Precipitation and atmospheric rivers over Southern Ocean and Antarctica


Room 934

Atmospheric and Oceanic Sciences Departmental Seminar Series


Precipitation and atmospheric rivers over Southern Ocean and Antarctica

a talk by

 Irina Gorodetskaya
Assistant Researcher, Centre for Environmental and Marine Studies
University of Aveiro, Portugal


Intensification of the global hydrological cycle has been linked with increased precipitation in mid latitudes and polar regions. Increased precipitation over Antarctica affects the ice sheet mass balance and its contribution to global sea level rise. At the same time, more precipitation over the Southern Ocean causes its freshening with important consequences for ecosystems and ocean dynamics. During individual events, the partitioning of precipitation between the ocean and the ice sheet depends strongly upon several atmospheric and air-sea interaction processes. These include the underlying large- and meso-scale atmospheric dynamics, evaporation rates from the surrounding ocean surface, and the intensity of the moisture flux during individual events, particularly the phenomena known as atmospheric rivers. Atmospheric models used for simulating weather and climate show significant differences in cloud and precipitation properties. The problem lies not only in the need to improve model parametrisations but also in the lack of cloud and precipitation measurements in these regions, leading to large uncertainties in model estimates of variability and trends in Southern Ocean and Antarctic precipitation. Since 2009 first precipitation radar was installed in the escarpment zone of East Antarctica at the Belgian Antarctic station Princess Elisabeth allowing long-term measurements of precipitation reaching the ground and also virga.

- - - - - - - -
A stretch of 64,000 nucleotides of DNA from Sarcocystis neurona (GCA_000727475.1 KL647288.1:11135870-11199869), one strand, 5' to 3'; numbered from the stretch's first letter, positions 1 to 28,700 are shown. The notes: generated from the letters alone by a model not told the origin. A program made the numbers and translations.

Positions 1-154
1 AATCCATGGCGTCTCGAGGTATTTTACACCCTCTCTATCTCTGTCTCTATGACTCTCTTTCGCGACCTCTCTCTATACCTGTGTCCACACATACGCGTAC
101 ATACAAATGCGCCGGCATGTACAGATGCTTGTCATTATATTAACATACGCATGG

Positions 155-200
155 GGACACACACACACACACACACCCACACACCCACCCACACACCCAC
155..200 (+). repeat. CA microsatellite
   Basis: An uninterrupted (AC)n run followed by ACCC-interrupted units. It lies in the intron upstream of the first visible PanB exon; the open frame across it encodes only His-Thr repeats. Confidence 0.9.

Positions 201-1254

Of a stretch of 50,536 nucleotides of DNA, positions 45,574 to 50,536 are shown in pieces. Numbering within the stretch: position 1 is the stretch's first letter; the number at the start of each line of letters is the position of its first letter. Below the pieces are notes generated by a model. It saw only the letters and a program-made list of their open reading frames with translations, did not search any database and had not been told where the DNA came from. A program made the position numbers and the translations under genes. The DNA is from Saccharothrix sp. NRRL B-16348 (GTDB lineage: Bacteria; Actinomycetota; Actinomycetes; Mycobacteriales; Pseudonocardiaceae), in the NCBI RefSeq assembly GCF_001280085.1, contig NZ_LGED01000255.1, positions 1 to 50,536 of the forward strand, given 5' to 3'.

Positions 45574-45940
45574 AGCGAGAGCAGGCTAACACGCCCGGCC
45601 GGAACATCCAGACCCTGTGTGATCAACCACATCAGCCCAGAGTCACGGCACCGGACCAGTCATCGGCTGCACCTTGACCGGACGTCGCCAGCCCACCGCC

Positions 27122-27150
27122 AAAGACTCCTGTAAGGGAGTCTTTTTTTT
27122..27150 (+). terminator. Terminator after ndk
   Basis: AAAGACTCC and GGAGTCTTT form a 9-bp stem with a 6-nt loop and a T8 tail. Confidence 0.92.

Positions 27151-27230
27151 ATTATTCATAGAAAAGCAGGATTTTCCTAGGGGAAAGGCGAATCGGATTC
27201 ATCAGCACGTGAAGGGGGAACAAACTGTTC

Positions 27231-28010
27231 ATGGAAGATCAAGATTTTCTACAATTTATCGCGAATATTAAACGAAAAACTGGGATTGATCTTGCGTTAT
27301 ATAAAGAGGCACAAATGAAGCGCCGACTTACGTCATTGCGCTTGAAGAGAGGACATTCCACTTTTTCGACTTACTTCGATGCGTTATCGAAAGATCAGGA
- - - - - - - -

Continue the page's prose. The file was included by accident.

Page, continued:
Several other countries have followed with long-term measurements of precipitation using precipitation radar. Unique precipitation measurements using a multi-sensor approach were performed during the Swiss Polar Institute's Antarctic Circumnavigation Expedition (December 2016-March 2017) along with radiosonde profiling. During the last years intensive collaboration among different teams working in several countries, including Belgium, Switzerland, France, Italy, Portugal, UK, as well as other comprehensive measurement campaigns (by US, Australia, New Zealand), have marked the unprecedented collaborative efforts in characterizing precipitation over Antarctica and Southern Ocean. In this presentation I will discuss the most recent results concerning precipitation measurements and modeling, and particularly intense precipitation events associated with atmospheric rivers, in Antarctica and Southern Ocean.


Monday July 15/ 3: 30 PM/ Burnside Hall/ Room 934

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